Caviar: Study finds 50% of European caviar tested is illegal - with some products not even from the right fish
All caviar in Europe is supposed to come from farmed sturgeon, but a new study found one in five samples were from wild fish - while another 30% were mislabelled
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A labelling system meant to protect at-risk wild fish from being poached for their caviar has been called into question by a new study, which has found up to half of the caviar in the EU may be illegal. Wild caviar - an expensive delicacy made from the eggs of the sturgeon fish - has been illegal for decades after poaching brought the species to the brink of extinction.
Today, legal, internationally-tradeable caviar can only come from farmed sturgeon, and there are strict regulations in place to help protect the species. However, a new study by Germany's Leibniz-Institute for Zoo & Wildlife Research, published in science journal, Current Biology, on Monday (November 20), has discovered evidence that these regulations are being actively broken.
A team of sturgeon experts genetically analysed caviar samples from Bulgaria, Romania, Serbia, and Ukraine - countries which border the remaining wild sturgeon populations, and found half of the commercial caviar products they sampled were illegal, while some products did not contain any trace of sturgeon.
In Europe, there are four remaining sturgeon species that are capable of producing caviar, all protected under CITES - the Convention on International Trade in Endangered Species. The last remaining wild populations in the European Union can be found in the Danube River and the Black Sea, and since 2000 a strict, international labelling system has been required for all caviar products to prevent them being poached.
To find out the true source of the commercially sold caviar products being produced in native sturgeon regions, the researchers bought caviar both online and in person from local markets, shops, restaurants, bars and aquaculture facilities. They also included five samples that had been seized by authorities. In total, they collected and analysed 149 samples of caviar and sturgeon meat.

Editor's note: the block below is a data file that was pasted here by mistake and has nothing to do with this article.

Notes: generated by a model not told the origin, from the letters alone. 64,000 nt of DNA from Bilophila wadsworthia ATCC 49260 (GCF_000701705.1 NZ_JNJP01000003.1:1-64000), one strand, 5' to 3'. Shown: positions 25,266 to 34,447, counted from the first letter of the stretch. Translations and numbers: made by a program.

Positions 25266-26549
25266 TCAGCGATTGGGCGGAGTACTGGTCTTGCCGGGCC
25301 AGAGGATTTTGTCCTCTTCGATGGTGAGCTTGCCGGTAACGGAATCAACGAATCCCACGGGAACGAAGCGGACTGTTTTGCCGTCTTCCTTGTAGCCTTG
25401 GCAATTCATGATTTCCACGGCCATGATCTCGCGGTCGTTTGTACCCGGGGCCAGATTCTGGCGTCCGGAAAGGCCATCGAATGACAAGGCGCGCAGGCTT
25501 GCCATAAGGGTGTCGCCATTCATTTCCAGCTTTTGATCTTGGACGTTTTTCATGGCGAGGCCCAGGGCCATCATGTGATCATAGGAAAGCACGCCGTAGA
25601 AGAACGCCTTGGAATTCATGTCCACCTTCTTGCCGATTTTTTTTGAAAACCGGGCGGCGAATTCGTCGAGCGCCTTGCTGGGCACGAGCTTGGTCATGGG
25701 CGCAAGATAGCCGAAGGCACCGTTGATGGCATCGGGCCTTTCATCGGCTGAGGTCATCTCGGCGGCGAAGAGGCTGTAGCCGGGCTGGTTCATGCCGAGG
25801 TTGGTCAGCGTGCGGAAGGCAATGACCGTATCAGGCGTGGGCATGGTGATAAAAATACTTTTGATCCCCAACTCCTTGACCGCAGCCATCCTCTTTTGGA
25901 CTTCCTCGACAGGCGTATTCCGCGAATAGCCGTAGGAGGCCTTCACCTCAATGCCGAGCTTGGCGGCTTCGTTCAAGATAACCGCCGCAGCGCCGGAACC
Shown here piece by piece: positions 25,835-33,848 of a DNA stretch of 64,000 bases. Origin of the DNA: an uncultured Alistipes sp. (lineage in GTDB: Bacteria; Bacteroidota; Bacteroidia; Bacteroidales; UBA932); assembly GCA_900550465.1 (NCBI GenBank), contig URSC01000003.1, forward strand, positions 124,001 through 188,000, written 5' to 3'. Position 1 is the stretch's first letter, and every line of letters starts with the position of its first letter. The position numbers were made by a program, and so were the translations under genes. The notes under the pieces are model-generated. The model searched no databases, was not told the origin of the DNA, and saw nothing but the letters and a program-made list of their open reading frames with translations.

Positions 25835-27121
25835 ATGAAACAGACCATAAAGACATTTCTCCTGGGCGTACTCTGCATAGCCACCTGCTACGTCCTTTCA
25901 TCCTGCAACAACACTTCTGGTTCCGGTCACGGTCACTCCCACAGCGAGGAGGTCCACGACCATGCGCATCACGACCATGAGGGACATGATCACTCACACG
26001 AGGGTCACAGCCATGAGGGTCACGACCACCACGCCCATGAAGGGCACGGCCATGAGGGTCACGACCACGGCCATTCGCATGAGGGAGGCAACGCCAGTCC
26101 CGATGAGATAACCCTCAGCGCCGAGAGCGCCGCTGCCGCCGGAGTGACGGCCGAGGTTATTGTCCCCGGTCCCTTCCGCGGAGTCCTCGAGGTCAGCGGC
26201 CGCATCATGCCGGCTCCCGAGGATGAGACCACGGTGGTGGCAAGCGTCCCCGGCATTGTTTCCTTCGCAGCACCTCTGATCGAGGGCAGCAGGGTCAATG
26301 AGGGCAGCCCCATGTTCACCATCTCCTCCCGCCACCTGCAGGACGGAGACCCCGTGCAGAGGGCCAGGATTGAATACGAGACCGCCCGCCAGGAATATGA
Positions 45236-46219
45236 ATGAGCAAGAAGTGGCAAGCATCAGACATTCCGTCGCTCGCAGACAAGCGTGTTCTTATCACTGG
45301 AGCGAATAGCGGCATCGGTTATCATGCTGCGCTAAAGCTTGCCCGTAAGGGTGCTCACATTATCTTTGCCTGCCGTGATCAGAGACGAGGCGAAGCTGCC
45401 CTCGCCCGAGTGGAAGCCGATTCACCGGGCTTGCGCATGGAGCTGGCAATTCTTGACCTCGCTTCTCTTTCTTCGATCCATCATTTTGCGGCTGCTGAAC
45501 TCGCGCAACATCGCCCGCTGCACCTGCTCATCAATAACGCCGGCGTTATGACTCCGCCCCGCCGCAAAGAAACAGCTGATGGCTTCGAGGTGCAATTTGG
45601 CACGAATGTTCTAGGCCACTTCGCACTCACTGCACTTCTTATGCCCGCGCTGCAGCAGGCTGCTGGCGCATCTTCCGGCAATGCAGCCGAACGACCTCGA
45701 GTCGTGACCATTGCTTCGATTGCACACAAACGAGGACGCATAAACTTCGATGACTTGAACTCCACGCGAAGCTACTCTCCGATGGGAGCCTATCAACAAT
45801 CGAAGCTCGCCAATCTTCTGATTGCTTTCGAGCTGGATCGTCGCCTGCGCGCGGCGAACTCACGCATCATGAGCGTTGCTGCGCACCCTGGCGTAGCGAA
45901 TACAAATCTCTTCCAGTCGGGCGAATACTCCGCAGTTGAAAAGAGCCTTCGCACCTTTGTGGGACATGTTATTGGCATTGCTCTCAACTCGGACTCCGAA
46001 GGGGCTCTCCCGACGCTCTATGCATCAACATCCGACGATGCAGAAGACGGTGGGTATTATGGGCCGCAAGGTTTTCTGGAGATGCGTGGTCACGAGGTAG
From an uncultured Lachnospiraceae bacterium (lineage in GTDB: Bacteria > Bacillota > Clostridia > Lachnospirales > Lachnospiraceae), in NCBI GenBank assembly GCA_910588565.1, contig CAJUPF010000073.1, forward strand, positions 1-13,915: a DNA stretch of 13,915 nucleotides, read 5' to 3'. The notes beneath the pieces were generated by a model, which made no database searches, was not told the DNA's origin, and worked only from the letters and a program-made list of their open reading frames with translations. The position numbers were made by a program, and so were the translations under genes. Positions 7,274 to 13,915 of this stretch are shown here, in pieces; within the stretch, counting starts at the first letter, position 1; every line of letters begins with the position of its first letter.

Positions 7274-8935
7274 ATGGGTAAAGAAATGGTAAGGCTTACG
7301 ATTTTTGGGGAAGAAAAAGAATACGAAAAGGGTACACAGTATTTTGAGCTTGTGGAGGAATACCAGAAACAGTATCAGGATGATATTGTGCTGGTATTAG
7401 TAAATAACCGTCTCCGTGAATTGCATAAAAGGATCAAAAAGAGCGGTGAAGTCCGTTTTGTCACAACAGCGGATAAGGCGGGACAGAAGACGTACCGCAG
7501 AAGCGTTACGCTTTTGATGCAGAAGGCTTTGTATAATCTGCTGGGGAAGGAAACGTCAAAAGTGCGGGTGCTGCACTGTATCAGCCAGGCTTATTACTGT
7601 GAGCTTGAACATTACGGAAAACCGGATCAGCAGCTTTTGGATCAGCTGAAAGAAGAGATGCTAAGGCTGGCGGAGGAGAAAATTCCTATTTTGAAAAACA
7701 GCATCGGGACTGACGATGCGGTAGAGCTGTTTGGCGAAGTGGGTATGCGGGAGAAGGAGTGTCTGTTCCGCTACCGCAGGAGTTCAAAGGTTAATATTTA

After analysing each sample’s DNA and isotope patterns, the team found that 21% of the samples came from wild-caught sturgeon, with wild-caught fish being sold in all of the countries studied. On top of this, 29% of the samples violated CITES regulations and trade laws, which included caviar that listed the wrong species of sturgeon or the wrong country of origin. The study also found another 32% were misleading the customer in some way - while three of the samples, served in Romania in a dish called “sturgeon soup,” weren’t sturgeon at all, but catfish or perch.
“Our results indicate an ongoing demand for wild sturgeon products, which is alarming, since these products endanger wild sturgeon populations,” the researchers wrote. “The persistent demand fuels poaching and indicates that consumers do not fully accept aquaculture products as a substitute. In addition, caviar being sold in violation of CITES and EU obligations questions the effectiveness of controls in general and the labelling system in particular."
While the authors could not say for certain, they suggested the large amount of illegal poaching could mean local seafood vendors were not making enough money - which might increase the pressure to engage in illegal fishing activity. They also said there was likely a lack of effective law enforcement in these regions, either because stopping illegal poaching was not a priority for local authorities, or because they don’t have the tools to prove a fish’s illegal origin.
But regardless of the reasons, they said there needed to be action, and quickly, with every wild fish lost to poaching a blow to the population. “The conservation status of the Danube sturgeon populations renders each individual important for their survival, and the observed intensity of poaching undermines any conservation effort," they added.
“Although poaching and illegal wildlife trade are often considered a problem in developing countries, these findings bear evidence that a high proportion of poached sturgeon products originates from EU and accession candidate states... The control of caviar and sturgeon trade in the EU and candidate member states urgently needs improvement to ensure that Danube sturgeon populations will have a future.”